If 2021 will be recalled as the year for COVID-19 vaccines, perhaps 2022 will be marked with a different type of life-changing vaccine: one which may actually slow or prevent the further advancement of Alzheimer’s disease.
The first human trial of Protollin, delivered by way of nasal spray, is underway in 16 seniors with-early stage Alzheimer’s symptoms and who are between the ages of 60 and 85 years old. The predicted outcome will be to activate immune cells which will eliminate the beta-amyloid plaque thought to cause the disease.
Arriving on the heels of controversial results of Biogen’s Aduhelm, the first new approved drug for Alzheimer’s in decades, the stakes are high. Aduhelm is an antibody infusion that at first appeared to fail in its goal of improving memory and cognition functioning, leading Biogen to discontinue clinical trials. Yet several months later, there did seem to be a beneficial impact in a small group of participants, leading the FDA to approve its use – even though the outcomes are not definitively clear.
Identifying an effective preventative or treatment option is vitally important. The most current statistics show approximately 6 million Americans currently diagnosed with the disease. It is also among the leading causes of death in adults within the U.S., with a steep incline in mortality rate of 88% between 1999 and 2019. And that statistic may only be scratching the surface, as it represents only those clinically diagnosed. We know that those with cognitive impairment may struggle with receiving the correct diagnosis, and they often are challenged by other health issues as well.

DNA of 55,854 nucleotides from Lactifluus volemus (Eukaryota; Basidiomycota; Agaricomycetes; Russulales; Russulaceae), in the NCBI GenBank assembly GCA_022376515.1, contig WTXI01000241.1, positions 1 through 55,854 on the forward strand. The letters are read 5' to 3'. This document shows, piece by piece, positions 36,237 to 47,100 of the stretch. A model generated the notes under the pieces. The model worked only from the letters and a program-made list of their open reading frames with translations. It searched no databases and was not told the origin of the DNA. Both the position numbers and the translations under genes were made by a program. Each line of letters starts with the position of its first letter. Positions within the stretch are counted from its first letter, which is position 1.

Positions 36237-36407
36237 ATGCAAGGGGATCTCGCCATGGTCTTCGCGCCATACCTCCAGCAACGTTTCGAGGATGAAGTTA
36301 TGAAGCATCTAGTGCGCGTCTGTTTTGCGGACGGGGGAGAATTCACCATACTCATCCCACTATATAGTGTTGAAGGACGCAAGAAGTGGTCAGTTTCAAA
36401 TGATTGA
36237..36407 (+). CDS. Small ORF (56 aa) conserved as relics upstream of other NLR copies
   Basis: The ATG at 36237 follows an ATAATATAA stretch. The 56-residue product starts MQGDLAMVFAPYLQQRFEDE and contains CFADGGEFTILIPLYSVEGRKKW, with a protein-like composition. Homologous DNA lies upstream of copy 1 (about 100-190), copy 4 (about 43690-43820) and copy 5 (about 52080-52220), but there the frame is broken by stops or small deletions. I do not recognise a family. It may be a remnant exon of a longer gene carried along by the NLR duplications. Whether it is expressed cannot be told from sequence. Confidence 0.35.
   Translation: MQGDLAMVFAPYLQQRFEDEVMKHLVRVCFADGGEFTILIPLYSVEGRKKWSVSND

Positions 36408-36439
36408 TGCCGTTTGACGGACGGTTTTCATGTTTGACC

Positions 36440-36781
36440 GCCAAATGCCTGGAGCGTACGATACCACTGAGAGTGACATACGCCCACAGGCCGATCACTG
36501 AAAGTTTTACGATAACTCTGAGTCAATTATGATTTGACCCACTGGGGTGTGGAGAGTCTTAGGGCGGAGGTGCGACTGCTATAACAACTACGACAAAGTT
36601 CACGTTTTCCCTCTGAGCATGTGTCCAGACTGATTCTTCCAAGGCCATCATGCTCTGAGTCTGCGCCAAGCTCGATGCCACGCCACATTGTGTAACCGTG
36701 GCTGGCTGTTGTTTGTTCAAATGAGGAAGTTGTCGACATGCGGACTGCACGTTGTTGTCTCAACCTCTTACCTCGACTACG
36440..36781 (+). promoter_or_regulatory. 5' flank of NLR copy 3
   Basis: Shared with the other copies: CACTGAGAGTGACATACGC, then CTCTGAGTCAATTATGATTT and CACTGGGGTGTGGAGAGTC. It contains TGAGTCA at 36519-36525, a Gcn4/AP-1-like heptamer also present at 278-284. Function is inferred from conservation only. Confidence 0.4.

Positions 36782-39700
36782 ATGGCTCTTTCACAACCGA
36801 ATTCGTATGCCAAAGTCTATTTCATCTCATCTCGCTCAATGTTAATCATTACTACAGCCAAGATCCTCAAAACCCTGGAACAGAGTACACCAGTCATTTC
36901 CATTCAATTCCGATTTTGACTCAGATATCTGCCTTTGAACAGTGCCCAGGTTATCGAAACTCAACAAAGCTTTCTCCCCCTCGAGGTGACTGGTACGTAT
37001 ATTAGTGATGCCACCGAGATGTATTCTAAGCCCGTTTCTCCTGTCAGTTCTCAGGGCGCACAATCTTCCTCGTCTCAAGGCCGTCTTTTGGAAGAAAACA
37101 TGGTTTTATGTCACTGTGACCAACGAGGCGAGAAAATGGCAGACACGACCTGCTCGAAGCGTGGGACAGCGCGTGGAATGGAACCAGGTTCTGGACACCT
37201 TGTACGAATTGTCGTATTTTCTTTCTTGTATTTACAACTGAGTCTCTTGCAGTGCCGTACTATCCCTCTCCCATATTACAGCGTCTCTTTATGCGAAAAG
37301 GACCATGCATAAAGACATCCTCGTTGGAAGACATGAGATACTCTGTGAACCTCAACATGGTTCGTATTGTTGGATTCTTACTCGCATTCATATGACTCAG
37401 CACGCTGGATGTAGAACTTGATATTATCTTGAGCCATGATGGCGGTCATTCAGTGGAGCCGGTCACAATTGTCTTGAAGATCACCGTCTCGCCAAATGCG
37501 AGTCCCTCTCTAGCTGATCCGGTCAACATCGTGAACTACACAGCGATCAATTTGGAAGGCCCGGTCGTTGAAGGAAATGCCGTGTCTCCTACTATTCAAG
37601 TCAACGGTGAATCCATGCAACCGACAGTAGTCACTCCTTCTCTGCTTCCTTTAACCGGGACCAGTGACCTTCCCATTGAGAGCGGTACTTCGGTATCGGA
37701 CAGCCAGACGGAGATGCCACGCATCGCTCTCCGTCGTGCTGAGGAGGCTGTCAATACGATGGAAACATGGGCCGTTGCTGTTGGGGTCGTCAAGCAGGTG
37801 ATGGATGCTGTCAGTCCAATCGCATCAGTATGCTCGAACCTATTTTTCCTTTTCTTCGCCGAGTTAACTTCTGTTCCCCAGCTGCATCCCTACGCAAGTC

Scientists are hopeful that Protollin, along with Aduhelm and other antibody drugs undergoing study, is positioning us on a promising path forward. Jeffrey Cummings, a University of Nevada, Las Vegas brain-science professor, goes as far as to say, “It just feels like we have turned a corner.”
Our elder care experts are helping older adults with Alzheimer’s each day, and we excitedly look forward to a point in the future when the disease is defeated. Until then, we’re here for your needs with personalized, creative care in order to make life the very best it can be for those diagnosed with dementia.
It’s vitally important for loved ones caring for a person with dementia to protect their own health by ensuring ample time for self-care. Our dementia care team can help you set up a schedule for regular time away – just as much or as little as you wish. We are skilled in effective management of many difficult effects of the disease, including wandering, aggression, agitation, sundowning, and many others.
Reach out to us at any time at 727-940-3414 for a free assessment to learn more.